Business Maverick


Unemployment rate rises and falls as more than two million people lose jobs in Q2

Unemployment rate rises and falls as more than two million people lose jobs in Q2
The poor and lower-income households are bearing the brunt of the economic hardships caused by the lockdown. (Photo: EPA / Nic Bothma)

During the second quarter economic meltdown, more than two million jobs were lost. On a technicality and counter-intuitively, the official unemployment rate went down – but that does not capture the true state of affairs.

Officially, SA’s jobless rate fell in Q2 to 23.3% from 30.1%, Statistics South Africa (Stats SA) said on Tuesday. But since the economy contracted 51% in the period, that does not seem possible.

“This sharp fall in the unemployment rate… is not a reflection of an improvement in the labour market, but rather the effect of the national lockdown, since the official definition of unemployment requires that people look for work and are available for work,” Stats SA said. 

“In essence, the national lockdown hindered people from looking for work.”

That explains how the unemployment rate fell while employment levels also declined sharply. The number of employed persons fell by 2.2 million to 14.1 million in the biggest fall since the survey began in 2008. 

If the number who became unemployed in the second quarter of 2020, the 2.2 million individuals, were not removed from the labour force (that is were not deemed “not economically active”) and were instead added to those already unemployed, the unemployment rate would in fact have been 45%, says Investec chief economist Annabel Bishop.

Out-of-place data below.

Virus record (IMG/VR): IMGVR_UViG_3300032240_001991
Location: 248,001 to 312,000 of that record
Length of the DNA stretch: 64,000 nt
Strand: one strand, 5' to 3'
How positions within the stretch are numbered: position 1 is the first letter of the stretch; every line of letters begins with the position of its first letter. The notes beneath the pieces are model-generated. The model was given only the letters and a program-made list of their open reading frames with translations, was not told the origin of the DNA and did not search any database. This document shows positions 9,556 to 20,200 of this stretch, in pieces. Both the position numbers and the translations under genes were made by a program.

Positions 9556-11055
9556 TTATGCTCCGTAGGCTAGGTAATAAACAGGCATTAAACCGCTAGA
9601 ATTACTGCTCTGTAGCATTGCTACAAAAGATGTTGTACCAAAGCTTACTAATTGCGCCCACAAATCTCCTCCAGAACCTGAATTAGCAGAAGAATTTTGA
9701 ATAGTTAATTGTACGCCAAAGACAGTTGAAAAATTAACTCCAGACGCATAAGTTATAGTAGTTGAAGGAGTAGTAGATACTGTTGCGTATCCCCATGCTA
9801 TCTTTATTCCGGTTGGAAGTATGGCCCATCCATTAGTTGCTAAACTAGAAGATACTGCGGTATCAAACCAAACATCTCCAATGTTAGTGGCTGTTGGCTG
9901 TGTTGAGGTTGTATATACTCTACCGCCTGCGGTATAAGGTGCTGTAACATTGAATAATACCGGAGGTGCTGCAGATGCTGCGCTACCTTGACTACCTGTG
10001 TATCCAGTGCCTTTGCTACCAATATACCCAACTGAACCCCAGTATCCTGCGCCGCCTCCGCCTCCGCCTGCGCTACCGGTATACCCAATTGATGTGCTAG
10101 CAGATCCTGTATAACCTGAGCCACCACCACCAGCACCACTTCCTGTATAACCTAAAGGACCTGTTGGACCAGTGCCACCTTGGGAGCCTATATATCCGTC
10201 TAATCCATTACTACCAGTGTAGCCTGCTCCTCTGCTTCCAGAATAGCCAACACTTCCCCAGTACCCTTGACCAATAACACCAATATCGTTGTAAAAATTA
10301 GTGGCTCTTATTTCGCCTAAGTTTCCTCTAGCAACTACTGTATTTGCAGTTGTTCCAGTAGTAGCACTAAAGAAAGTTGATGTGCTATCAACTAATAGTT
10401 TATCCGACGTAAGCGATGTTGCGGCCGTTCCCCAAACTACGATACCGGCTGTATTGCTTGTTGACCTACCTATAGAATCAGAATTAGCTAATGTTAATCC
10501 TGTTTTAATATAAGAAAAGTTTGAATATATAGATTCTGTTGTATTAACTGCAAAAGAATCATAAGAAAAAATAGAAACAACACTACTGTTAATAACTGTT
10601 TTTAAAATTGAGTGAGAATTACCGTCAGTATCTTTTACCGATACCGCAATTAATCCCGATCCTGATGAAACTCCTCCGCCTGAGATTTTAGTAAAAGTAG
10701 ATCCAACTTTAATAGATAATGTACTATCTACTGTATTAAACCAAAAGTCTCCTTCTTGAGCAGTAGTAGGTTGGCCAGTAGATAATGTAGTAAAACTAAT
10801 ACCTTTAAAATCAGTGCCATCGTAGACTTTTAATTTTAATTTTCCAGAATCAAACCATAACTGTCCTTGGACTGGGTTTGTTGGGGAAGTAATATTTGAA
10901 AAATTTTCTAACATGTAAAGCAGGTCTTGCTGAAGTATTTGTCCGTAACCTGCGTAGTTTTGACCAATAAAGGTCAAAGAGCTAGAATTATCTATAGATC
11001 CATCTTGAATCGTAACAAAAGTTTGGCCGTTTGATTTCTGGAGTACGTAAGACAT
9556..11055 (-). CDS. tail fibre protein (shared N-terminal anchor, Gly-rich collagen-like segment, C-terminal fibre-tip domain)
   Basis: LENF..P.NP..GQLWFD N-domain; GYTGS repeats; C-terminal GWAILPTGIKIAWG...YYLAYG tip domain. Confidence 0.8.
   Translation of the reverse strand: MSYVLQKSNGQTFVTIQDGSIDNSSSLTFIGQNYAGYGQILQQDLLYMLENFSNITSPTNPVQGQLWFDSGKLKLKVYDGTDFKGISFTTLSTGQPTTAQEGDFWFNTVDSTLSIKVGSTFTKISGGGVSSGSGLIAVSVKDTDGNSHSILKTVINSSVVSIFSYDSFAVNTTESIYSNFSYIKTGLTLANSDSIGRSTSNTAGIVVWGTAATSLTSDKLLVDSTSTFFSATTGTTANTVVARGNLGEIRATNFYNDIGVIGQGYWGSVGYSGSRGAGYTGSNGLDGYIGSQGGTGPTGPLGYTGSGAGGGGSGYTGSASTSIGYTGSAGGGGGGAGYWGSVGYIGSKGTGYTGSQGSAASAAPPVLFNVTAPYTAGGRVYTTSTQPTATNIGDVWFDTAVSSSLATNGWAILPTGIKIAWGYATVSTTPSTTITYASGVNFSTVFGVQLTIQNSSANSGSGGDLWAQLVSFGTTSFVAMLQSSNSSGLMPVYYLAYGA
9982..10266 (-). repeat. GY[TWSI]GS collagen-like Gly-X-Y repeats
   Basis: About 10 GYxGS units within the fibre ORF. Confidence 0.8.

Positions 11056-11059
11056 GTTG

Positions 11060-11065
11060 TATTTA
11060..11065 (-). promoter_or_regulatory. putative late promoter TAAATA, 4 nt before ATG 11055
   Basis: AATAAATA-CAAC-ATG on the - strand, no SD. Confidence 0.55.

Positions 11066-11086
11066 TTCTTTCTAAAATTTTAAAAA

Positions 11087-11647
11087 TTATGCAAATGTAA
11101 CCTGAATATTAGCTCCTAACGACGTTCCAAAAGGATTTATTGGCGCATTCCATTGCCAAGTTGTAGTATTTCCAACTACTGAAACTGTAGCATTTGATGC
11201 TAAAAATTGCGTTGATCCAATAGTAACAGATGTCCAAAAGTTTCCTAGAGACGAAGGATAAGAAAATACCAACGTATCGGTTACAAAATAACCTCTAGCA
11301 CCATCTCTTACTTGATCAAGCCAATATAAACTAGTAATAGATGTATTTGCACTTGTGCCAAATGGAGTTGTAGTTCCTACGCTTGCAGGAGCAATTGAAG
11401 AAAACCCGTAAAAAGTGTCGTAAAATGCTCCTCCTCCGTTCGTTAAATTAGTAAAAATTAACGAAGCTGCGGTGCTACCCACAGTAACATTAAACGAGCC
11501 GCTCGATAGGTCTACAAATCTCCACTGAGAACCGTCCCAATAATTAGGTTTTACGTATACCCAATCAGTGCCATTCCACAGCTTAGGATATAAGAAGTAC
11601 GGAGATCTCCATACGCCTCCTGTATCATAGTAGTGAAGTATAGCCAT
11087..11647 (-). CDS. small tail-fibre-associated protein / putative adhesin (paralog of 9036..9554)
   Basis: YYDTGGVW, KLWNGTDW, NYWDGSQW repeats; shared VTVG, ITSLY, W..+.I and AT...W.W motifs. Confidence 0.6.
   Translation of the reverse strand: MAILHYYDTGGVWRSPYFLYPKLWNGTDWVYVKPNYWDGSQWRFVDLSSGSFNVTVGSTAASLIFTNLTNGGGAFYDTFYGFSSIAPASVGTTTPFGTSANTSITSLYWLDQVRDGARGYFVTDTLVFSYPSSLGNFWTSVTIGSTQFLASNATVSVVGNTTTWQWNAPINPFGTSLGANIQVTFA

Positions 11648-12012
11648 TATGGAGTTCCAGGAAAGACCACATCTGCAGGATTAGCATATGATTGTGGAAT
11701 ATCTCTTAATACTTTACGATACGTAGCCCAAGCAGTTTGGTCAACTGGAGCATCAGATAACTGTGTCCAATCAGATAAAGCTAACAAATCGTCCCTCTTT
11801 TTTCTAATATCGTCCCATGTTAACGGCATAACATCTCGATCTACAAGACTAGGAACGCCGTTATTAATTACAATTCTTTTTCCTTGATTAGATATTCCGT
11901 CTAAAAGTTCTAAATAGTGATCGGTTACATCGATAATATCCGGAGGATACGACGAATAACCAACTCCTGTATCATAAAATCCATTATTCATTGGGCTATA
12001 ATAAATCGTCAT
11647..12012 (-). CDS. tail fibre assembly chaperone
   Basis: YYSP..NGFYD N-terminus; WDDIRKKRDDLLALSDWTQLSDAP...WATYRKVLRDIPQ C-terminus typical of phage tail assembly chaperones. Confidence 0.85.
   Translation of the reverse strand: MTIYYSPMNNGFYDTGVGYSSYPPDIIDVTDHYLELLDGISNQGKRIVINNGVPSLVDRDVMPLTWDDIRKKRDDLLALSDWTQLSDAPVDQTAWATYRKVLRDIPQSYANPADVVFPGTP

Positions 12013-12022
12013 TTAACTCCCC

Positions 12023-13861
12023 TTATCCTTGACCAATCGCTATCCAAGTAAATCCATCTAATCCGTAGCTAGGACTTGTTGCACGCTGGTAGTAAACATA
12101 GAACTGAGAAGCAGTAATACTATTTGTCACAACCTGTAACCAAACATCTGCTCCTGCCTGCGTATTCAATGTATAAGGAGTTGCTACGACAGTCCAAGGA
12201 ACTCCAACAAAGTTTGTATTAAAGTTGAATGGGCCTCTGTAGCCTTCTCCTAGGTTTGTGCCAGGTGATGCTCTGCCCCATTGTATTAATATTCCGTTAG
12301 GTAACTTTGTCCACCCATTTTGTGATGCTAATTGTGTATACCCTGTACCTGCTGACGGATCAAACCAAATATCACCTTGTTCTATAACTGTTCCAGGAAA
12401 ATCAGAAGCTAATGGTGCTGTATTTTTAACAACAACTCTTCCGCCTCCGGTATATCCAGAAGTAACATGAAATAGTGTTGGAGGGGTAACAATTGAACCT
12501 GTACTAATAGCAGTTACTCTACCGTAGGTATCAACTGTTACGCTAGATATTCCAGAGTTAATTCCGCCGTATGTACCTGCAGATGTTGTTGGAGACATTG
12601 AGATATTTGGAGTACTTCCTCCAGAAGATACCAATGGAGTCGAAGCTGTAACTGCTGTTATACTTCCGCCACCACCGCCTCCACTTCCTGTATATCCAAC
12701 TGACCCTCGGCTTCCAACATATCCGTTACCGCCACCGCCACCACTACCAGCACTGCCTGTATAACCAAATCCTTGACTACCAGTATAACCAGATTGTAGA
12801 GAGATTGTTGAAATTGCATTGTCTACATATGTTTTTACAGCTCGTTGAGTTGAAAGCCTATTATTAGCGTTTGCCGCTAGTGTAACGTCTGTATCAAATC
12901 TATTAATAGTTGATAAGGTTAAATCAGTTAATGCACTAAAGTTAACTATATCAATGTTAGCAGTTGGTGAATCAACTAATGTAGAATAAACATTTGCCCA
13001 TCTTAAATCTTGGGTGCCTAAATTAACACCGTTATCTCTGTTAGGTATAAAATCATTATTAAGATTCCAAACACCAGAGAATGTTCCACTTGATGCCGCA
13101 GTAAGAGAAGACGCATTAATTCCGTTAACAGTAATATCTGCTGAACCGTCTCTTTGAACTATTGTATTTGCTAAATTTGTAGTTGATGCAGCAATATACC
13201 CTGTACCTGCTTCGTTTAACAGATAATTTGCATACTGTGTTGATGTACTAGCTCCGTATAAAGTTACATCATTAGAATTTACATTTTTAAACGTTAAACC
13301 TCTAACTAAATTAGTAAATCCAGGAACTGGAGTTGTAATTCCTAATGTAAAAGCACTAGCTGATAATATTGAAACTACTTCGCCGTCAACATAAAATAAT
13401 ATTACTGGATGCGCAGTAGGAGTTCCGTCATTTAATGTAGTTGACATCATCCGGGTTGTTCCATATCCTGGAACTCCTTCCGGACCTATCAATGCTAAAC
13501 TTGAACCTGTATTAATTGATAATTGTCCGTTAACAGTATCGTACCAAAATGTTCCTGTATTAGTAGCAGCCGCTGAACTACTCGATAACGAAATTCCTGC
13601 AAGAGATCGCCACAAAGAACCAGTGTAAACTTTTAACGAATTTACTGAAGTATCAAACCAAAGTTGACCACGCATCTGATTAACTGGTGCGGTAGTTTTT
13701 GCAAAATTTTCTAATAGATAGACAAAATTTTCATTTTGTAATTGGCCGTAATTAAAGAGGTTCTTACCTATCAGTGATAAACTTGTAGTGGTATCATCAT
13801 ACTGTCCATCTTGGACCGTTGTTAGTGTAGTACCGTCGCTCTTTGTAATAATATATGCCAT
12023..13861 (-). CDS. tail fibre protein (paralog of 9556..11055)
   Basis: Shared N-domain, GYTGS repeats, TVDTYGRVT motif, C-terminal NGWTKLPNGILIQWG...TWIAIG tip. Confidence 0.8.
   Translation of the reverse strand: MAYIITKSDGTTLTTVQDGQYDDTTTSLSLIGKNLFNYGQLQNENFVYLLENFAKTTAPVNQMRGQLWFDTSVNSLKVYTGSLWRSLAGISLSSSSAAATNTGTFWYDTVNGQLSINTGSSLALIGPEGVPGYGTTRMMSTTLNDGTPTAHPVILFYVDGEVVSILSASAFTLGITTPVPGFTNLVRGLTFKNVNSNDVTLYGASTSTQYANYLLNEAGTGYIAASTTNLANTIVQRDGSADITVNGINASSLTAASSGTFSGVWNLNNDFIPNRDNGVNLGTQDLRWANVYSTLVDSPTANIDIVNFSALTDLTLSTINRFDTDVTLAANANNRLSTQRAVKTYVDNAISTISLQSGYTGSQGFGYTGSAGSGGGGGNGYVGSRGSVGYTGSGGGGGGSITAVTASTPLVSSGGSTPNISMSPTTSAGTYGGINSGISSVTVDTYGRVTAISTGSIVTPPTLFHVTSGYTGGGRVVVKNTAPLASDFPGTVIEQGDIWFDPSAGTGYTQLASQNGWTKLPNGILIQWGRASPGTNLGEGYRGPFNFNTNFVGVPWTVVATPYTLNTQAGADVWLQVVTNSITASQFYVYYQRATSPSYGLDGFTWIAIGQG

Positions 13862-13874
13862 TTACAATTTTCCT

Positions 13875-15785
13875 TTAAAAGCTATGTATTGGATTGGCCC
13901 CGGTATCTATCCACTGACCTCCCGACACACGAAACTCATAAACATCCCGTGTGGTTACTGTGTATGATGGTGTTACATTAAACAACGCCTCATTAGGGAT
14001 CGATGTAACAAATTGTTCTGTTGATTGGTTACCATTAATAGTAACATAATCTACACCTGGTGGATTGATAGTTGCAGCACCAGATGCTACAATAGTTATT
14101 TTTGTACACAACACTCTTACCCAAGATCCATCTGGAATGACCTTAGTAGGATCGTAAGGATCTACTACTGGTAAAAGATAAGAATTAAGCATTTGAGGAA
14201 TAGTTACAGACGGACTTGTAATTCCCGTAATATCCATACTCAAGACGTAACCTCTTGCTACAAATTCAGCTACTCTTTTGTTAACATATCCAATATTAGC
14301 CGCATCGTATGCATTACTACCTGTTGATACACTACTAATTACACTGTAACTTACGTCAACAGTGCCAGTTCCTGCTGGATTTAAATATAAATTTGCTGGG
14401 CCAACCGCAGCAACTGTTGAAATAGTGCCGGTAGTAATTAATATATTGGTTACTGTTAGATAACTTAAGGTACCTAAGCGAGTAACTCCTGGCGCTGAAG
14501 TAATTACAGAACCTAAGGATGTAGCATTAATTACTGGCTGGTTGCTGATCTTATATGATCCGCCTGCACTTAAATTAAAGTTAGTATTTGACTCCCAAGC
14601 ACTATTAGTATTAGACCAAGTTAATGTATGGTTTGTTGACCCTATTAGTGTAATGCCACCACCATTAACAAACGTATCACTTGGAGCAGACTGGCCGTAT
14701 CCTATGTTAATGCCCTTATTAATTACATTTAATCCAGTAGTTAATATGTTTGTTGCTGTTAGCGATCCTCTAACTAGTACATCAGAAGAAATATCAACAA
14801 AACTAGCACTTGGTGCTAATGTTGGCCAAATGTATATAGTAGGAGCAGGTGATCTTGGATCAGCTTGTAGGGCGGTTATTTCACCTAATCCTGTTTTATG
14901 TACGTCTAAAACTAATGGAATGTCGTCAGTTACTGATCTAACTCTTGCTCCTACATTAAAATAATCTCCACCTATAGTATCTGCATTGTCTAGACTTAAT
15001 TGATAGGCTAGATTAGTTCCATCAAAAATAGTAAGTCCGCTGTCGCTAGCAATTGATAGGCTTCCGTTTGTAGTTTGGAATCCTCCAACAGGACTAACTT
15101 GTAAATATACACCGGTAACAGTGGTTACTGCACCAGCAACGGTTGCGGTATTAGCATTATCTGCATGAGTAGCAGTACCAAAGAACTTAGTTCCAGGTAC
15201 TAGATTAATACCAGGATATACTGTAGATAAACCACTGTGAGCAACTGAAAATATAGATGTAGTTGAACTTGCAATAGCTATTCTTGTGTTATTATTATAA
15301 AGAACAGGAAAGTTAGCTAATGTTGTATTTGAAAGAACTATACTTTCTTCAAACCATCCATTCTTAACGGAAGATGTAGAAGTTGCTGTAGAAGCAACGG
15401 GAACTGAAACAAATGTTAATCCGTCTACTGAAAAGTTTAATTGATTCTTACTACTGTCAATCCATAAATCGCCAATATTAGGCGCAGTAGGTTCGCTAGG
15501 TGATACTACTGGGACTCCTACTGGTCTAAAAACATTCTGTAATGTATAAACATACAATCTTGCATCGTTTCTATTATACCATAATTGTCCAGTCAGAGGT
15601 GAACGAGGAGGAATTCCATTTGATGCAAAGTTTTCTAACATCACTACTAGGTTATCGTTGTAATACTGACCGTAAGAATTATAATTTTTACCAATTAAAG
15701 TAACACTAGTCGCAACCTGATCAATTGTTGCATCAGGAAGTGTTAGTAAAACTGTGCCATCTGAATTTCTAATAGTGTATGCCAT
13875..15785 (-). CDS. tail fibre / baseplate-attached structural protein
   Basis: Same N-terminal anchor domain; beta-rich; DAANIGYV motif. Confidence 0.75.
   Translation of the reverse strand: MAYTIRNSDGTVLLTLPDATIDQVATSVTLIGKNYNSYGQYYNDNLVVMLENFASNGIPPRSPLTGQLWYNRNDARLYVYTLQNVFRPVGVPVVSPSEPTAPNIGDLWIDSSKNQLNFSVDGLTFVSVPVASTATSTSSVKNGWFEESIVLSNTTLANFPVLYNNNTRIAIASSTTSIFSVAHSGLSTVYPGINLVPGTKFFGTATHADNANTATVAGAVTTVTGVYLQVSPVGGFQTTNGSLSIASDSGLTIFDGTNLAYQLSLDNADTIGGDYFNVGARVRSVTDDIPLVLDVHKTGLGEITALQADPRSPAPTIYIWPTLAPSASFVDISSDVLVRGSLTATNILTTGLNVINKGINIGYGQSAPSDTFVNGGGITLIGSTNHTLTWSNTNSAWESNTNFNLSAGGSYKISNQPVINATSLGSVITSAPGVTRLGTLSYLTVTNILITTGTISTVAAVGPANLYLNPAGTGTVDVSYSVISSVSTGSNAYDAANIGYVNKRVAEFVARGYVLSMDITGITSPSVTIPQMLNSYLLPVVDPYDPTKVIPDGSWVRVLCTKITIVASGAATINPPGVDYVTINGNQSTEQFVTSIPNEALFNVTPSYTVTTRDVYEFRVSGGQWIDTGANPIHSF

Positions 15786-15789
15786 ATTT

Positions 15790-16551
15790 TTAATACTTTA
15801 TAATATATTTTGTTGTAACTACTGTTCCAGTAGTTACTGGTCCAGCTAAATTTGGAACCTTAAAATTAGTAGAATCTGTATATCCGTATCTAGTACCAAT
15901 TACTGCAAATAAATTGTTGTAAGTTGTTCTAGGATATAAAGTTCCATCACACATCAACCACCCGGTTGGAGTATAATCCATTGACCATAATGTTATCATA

That is a more accurate reflection of what is going on. 

In total, there was a net increase of 5.2 million in the “not economically active” category, which is very bleak.

FNB senior economist Siphamandla Mkhwanazi noted that the total wage bill for the period declined 7% year on year, with construction wages down by more than 22% and mining down 19.4%.

“These sectors are generally known to absorb large volumes of semi-skilled workers and have lower average wages. This shows that the pandemic has been disproportionately distributed, with lower-income households more severely affected.”

It is also true that some mining houses such as Anglo American Platinum paid employees who stayed home during lockdown, but not all companies had the balance sheet to pull that off.

Stats SA estimated that 90% of employed graduates received full pay under lockdown compared with 75% of people who worked, but had less than matric.

The bottom line is that the poor and lower-income households are bearing the brunt of the economic hardships caused by the lockdown imposed to contain the pandemic. BM/DM


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